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FGV Holdings Berhad

FGV Holdings Berhad

Since its listing on the Main Market of Bursa Malaysia, FGV has undergone a series of questionable investments, massive impairments and several changes of CEO, all of which led to the stock taking a beating over the years. Two weeks ago, FGV reported a second-quarter net profit of RM20.55 million versus a net loss of RM52.2 million a year earlier on factors including an improvement in the group's oil palm plantation operations and narrowing losses at the sugar sector. The worst appears to be over for FGV Holdings Bhd? May the plantation giant worth a second look?

Technical Analysis

- A higher high and higher low formation can be seen in price movement

- Share price supported well above MA 20, MA 50 and MA 200

- MA 50 will be crossing MA 200 in a week or two

- Most of the volume were traded at the range of RM0.90 to RM1.22

- A strong downward trend line since Sept 2016 and a strong upward breakout from symmetrical triangle can be expected since crude palm oil futures (FCPO) breakout from 12-years downward resistance trend line

- Cup and handle formation which backed with a strong September FCPO price which reaffirm breakout


- Malaysia's crude palm oil stocks decline further to a three-year low (source: MPOB)

- Restocking activity due to low stocks in consuming countries (i.e. India, China, Europe) and stronger demand from end customers as the economy reopens.

- Malaysia’s exports to India, China and EU will remain robust for the rest of this year, due to improved diplomatic ties and extension on zero export tax on crude products till December 2020.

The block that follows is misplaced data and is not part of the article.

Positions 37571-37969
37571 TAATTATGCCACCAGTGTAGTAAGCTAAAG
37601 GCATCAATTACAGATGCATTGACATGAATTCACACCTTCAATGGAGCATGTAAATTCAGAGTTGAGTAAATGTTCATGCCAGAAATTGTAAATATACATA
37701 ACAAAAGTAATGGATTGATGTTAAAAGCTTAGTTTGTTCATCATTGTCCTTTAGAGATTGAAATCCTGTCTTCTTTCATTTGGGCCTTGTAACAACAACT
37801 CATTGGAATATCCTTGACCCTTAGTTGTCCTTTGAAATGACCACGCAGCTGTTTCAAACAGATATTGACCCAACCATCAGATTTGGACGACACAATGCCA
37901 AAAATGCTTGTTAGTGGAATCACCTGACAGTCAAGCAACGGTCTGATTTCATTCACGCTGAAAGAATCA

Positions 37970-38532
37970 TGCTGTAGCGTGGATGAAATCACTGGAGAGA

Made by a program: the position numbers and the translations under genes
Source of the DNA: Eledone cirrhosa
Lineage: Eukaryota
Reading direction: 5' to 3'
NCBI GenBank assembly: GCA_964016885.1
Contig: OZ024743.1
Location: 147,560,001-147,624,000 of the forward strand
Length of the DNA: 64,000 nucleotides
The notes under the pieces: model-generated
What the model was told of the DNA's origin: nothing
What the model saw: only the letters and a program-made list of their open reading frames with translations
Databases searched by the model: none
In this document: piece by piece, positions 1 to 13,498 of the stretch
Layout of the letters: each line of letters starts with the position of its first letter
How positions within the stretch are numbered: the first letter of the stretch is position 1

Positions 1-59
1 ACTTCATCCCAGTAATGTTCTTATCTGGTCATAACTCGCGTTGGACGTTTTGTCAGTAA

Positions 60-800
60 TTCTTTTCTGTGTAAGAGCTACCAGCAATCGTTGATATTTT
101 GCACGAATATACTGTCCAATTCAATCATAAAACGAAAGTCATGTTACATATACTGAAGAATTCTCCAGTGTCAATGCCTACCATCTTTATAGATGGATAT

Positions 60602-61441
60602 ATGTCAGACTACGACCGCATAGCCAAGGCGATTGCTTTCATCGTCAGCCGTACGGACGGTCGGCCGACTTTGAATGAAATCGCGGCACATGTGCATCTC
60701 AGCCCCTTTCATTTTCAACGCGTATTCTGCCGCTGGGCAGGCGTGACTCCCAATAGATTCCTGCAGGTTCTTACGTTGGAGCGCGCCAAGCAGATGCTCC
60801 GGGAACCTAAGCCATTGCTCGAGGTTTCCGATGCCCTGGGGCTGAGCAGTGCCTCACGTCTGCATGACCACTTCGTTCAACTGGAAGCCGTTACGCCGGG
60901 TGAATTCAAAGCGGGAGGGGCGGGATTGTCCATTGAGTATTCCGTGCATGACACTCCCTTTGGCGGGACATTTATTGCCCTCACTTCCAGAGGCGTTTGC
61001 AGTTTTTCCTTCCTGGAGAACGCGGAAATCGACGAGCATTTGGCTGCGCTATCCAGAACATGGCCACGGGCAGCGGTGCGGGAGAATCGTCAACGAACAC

- Indonesia has raised its export levy on CPO shipments, starting June 1, 2020, by US$5 per metric tonne (MT) to US$55 per MT as the government seeks to raise funds for its biodiesel programme. This also improved the competitiveness of Malaysia’s palm oil against Indonesia’s.

- China will increasingly turn to palm oil instead of canola and soybean oil, due to political spats with US, Canada and Australia. “Canada and Australia — the two largest suppliers of canola to China — are facing political tensions spilling over to trade. Although China has been fulfilling the buying of soybeans from the US since the Phase 1 trade deal was signed, the progression of the deal is in question.

- Soybean oil-to-palm oil spread will be crucial in dictating prices. The spread in the physical market has been very volatile. Currently, it is at around US$250, but it was at US$80 to US$100 in August. The market will be cognisant of the fact that lower palm oil prices mean higher discounts to soybean oil. higher palm discounts mean more buyers will move from soybean oil to palm oil.

- A potential La Nina in 2H 2020 could shift the global outlook for vegetable oil supply, but it should favour palm oil. Based on past trends, the weather phenomenon is positive for palm oil production and prices at the expense of lower production of soybean as La Niña can cause a drought in soybean-growing regions and reduce supply.

- Although high rainfall could temporarily hurt palm oil production by delaying harvesting and causing damage to infrastructure, it will lift oil yields in the subsequent years.

- Demand for palm oil for food consumption to improve ahead of the celebration of the mid-autumn festival on Oct 1, 2020 and Diwali festivities in November as well as Chinese New Year 2021.

- Labour troubles will not be occurred when production ramps up in fourth-quarter as Deputy Human Resources Minister Awang Hashim said the foreign worker hiring freeze would be lifted for the construction, plantation and agriculture sectors (Source: Parliament - July 2020)

Disclaimer: Analysis shared here is purely for educational & learning purpose, it does not induce any intention to purchase or sell. Further action or execution shall be consulted via experts. Trade at your own risk.

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